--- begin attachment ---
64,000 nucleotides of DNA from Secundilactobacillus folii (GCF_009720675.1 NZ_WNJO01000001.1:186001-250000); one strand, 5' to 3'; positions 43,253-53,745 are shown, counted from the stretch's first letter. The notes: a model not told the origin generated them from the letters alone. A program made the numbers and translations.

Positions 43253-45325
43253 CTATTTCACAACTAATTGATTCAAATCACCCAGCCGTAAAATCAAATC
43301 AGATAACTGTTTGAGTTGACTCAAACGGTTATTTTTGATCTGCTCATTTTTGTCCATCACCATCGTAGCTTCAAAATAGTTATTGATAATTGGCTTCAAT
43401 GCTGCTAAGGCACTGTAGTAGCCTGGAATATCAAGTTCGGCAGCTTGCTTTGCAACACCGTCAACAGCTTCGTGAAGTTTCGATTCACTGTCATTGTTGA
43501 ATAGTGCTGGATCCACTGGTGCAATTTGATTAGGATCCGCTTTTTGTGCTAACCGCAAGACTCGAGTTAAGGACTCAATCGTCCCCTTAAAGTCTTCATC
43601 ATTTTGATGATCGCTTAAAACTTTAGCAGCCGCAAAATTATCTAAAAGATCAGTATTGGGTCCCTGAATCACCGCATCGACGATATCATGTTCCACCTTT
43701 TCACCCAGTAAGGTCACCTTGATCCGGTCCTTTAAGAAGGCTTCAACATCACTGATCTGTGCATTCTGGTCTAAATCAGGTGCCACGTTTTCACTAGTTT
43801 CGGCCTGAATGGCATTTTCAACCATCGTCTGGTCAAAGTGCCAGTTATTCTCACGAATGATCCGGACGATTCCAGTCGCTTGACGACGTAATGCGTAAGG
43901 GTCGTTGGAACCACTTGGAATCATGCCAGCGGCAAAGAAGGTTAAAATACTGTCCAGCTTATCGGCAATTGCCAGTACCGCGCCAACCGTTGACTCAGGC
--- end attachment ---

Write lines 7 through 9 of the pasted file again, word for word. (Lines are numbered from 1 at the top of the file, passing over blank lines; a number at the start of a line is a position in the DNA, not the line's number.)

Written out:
43601 ATTTTGATGATCGCTTAAAACTTTAGCAGCCGCAAAATTATCTAAAAGATCAGTATTGGGTCCCTGAATCACCGCATCGACGATATCATGTTCCACCTTT
43701 TCACCCAGTAAGGTCACCTTGATCCGGTCCTTTAAGAAGGCTTCAACATCACTGATCTGTGCATTCTGGTCTAAATCAGGTGCCACGTTTTCACTAGTTT
43801 CGGCCTGAATGGCATTTTCAACCATCGTCTGGTCAAAGTGCCAGTTATTCTCACGAATGATCCGGACGATTCCAGTCGCTTGACGACGTAATGCGTAAGG